For every £2 that your adjusted net income exceeds £100,000 the £11,850 personal allowance is reduced by £1. Pension contributions and Gift Aid can help to reduce adjusted net income and save tax at an effective rate of 60%.
The restriction applies between £100,000 and £123,700 adjusted net income. Another way that you could avoid this trap would be to agree with your employer to sacrifice some of your salary in exchange for a tax free benefit in kind. These rules changed from 6 April 2017 but employer pension contributions, bicycles, and employer provided childcare would continue to be tax effective.
Businesses can currently move goods freely between EU countries. For customs purposes, this means that businesses trading with the rest of EU do not have to make any customs import or export declarations, and their trade with the EU is not subject to import duty.
In the event of a “no deal” Brexit there would be immediate changes to the procedures that apply to businesses trading with the EU. It would mean that the free circulation and movements of goods between the UK and EU would end.
HMRC is currently introducing its new Customs Declaration Service (CDS), which replaces its Customs Handling of Import and Export Freight (CHIEF) system.
From 11pm on 29 March 2019, for businesses trading with the EU, the impacts would include businesses having to apply the same customs and excise rules to goods moving between the UK and the EU as are currently applied in cases where goods move between the UK and non- EU countries.
This means customs declarations would be needed when goods enter the UK (an import declaration), or when they leave the UK (an export declaration).
For imports into the UK, a separate safety and security declaration needs to be made by the carrier of the goods (usually the haulier, airline, freight train operator or shipping line).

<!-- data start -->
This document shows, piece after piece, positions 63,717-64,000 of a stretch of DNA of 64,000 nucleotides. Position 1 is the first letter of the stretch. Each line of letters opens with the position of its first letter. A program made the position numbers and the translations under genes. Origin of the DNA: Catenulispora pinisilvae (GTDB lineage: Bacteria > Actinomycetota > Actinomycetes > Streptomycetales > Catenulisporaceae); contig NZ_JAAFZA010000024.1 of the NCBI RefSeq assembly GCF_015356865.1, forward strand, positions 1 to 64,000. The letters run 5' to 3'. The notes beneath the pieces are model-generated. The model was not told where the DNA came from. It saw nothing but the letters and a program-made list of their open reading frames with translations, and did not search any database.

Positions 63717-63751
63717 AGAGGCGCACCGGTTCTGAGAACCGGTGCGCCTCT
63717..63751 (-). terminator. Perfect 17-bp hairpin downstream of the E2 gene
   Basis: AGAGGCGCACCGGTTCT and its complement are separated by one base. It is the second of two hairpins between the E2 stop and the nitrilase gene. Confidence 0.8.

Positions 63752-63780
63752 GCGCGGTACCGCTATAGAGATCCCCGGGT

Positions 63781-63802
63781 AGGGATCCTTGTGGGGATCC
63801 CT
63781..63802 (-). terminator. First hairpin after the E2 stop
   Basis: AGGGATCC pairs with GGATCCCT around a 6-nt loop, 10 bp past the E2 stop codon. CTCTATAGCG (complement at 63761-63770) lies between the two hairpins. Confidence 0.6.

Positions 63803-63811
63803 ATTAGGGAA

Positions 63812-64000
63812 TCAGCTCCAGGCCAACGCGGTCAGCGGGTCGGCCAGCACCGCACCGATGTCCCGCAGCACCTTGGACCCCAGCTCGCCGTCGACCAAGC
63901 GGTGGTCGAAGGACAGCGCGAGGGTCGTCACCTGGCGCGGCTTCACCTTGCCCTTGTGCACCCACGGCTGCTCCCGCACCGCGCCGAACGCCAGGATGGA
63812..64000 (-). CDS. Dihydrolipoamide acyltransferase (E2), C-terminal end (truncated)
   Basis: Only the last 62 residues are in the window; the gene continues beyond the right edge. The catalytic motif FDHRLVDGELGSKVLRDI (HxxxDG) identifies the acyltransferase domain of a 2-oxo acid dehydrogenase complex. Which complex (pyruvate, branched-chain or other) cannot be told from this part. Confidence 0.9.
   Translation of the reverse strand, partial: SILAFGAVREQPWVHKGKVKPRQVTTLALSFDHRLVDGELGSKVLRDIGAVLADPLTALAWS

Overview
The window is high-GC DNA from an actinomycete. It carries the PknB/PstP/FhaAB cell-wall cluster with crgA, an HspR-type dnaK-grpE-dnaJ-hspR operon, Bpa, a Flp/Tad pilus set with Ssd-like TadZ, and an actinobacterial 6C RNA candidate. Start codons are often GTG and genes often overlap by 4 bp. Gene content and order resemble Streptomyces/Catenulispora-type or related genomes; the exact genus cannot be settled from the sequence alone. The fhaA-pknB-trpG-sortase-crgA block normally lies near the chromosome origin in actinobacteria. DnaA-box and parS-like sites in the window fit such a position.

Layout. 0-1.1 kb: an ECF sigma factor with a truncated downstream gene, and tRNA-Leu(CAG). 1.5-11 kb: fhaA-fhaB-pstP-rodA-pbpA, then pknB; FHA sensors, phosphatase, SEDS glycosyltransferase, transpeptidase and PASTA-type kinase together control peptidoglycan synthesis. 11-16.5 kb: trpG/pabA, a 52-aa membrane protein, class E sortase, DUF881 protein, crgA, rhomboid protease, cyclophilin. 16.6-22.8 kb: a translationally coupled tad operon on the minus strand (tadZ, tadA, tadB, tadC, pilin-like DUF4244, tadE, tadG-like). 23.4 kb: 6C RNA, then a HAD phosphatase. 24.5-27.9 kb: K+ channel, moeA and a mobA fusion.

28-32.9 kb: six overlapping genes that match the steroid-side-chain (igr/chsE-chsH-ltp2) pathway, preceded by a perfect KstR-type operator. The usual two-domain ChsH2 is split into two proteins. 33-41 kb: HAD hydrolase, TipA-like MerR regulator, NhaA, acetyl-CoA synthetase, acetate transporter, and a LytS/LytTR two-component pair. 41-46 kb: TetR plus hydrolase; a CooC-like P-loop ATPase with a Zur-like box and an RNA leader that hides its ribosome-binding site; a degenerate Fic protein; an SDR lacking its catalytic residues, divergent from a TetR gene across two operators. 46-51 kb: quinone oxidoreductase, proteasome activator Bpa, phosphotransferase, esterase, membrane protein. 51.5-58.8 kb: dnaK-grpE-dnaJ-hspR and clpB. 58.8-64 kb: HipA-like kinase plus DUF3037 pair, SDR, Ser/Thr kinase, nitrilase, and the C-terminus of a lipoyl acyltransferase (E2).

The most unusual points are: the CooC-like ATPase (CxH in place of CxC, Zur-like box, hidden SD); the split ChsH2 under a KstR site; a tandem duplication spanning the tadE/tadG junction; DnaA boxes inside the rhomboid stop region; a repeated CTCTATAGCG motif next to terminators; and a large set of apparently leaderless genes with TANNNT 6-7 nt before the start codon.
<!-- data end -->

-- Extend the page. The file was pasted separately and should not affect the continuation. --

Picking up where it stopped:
For exports from the UK, the export declaration includes the safety and security declaration.
A further late change to the Finance Bill will re-introduce relief for acquired goodwill on the acquisition of businesses with eligible intellectual property from 1 April 2019.
This relief was withdrawn back in July 2015 and the restoration of relief for goodwill and customer-related assets is very welcome although the new form of relief will be more restricted.
The proposed new relief will be given at a fixed rate of 6.5% on up to 6 times the value of any qualifying intellectual property assets in the business being acquired. Qualifying assets will include patents, registered designs, copyright and design rights and plant breeders’ rights. This means that the qualifying costs will be written off over just over 15 years and will not follow the treatment in the company accounts as currently applies to other intangibles.
If the UK leaves the EU without an agreement, VAT will be payable on goods entering the UK as parcels sent by overseas businesses. Low Value Consignment Relief (LVCR) will no longer apply to any parcels arriving in the UK. For parcels valued up to and including £135, a technology-based solution will allow VAT to be collected from the overseas business selling the goods into the UK.